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Supreme Court, Appellate Division, Second Department, New York.

Verona PINN, et al., appellants, v. BAKER'S VARIETY, et al., respondents.

Decided: August 15, 2006

ANITA R. FLORIO, J.P., STEPHEN G. CRANE, WILLIAM F. MASTRO, and REINALDO E. RIVERA, JJ. Steven L. Raskind, Hempstead, N.Y. (Lila N. Serota of counsel), for appellants. Mintzer Sarowitz Zeris Ledra & Meyers, Hicksville, N.Y. (Bradley J. Levien of counsel), for respondents.

In an action to recover damages for personal injuries, etc., the plaintiffs appeal, as limited by their brief, from so much of an order of the Supreme Court, Nassau County (Parga, J.), dated December 11, 2003, as granted the defendants' motion for summary judgment dismissing the complaint.

ORDERED that the order is affirmed insofar as appealed from, with costs.

The plaintiff Verona Pinn allegedly sustained injuries when she tripped and fell on a defective portion of a public sidewalk abutting the defendants' variety store.   Verona Pinn and her husband brought the present action against the store and its owners.

 The Supreme Court properly granted the defendants' motion for summary judgment.  “An owner of land abutting a public sidewalk does not, solely by reason of being an abutting owner, owe a duty to keep the sidewalk in a safe condition” (Lehner v. Boyle, 7 A.D.3d 677, 776 N.Y.S.2d 834;  see Stanchic v. Lim, 20 A.D.3d 411, 412, 797 N.Y.S.2d 306;  Conlon v. Village of Pleasantville, 146 A.D.2d 736, 737, 537 N.Y.S.2d 221).   An abutting landowner will not be liable to a pedestrian injured on a public sidewalk unless that landowner created the defective condition complained of, caused the defect to occur because of some special use, or a local ordinance or statute casts a duty upon the landowner to maintain and repair the sidewalk and imposes liability for injuries resulting from a breach of that duty (see Stanchic v. Lim, supra;  Lehner v. Boyle, supra at 678, 776 N.Y.S.2d 834;  Eidelman v. Hochauser, 242 A.D.2d 596, 597, 662 N.Y.S.2d 559). Here, the defendants demonstrated their entitlement to judgment as a matter of law by presenting evidence that none of the elements necessary to impose liability upon an abutting landowner were present.   In opposition, the plaintiffs failed to raise a triable issue of fact (see Alvarez v. Prospect Hosp., 68 N.Y.2d 320, 508 N.Y.S.2d 923, 501 N.E.2d 572).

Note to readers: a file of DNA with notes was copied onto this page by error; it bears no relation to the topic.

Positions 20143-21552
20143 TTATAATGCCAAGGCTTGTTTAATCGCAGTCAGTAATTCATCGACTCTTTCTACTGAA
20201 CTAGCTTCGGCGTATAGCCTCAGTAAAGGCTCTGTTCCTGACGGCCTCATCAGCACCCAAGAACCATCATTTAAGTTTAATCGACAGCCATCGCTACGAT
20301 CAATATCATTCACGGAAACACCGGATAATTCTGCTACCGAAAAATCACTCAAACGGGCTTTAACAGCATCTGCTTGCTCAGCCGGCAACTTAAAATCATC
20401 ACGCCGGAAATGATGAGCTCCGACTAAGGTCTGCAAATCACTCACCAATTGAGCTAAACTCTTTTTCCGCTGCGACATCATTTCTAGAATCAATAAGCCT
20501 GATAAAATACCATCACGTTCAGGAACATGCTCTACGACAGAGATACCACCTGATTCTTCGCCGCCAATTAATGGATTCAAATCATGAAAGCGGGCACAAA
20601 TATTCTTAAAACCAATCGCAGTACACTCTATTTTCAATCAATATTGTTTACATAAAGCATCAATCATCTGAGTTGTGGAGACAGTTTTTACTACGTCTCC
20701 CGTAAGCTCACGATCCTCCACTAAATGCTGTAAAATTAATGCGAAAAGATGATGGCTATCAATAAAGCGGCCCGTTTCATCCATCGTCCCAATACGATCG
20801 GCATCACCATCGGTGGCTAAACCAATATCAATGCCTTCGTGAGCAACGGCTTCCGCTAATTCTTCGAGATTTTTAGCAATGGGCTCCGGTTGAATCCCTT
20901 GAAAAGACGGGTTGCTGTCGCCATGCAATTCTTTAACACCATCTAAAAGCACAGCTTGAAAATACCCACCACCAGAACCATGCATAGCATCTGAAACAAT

The plaintiffs pleaded, inter alia, that the defendants were responsible for the sidewalk defect because they made a special use of the sidewalk.   Their theory that the defendants' special use of the sidewalk, in effect, funneled the injured plaintiff's path of travel into the defective portion of the sidewalk was a theory materially different from those pleaded in the complaint and the bill of particulars.   Raised for the first time in opposition to the motion for summary judgment, this theory should not have been considered as a basis for defeating summary judgment (see Yaeger v. UCC Constructors, 281 A.D.2d 990, 991, 721 N.Y.S.2d 894;  Otonoga v. City of New York, 234 A.D.2d 592, 593, 652 N.Y.S.2d 67;  cf. Rosse-Glickman v. Beth Israel Med. Ctr.-Kings Highway Div., 309 A.D.2d 846, 766 N.Y.S.2d 67;  Orros v. Yick Ming Yip Realty, 258 A.D.2d 387, 388, 685 N.Y.S.2d 676).

The plaintiffs' remaining contentions are either unpreserved for appellate review or without merit.

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